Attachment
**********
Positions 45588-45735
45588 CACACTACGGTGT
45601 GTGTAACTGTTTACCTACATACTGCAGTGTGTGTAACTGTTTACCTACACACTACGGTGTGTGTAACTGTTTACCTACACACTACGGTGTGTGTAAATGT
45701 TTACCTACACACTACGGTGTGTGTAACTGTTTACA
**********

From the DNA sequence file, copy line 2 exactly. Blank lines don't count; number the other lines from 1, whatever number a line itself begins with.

45588 CACACTACGGTGT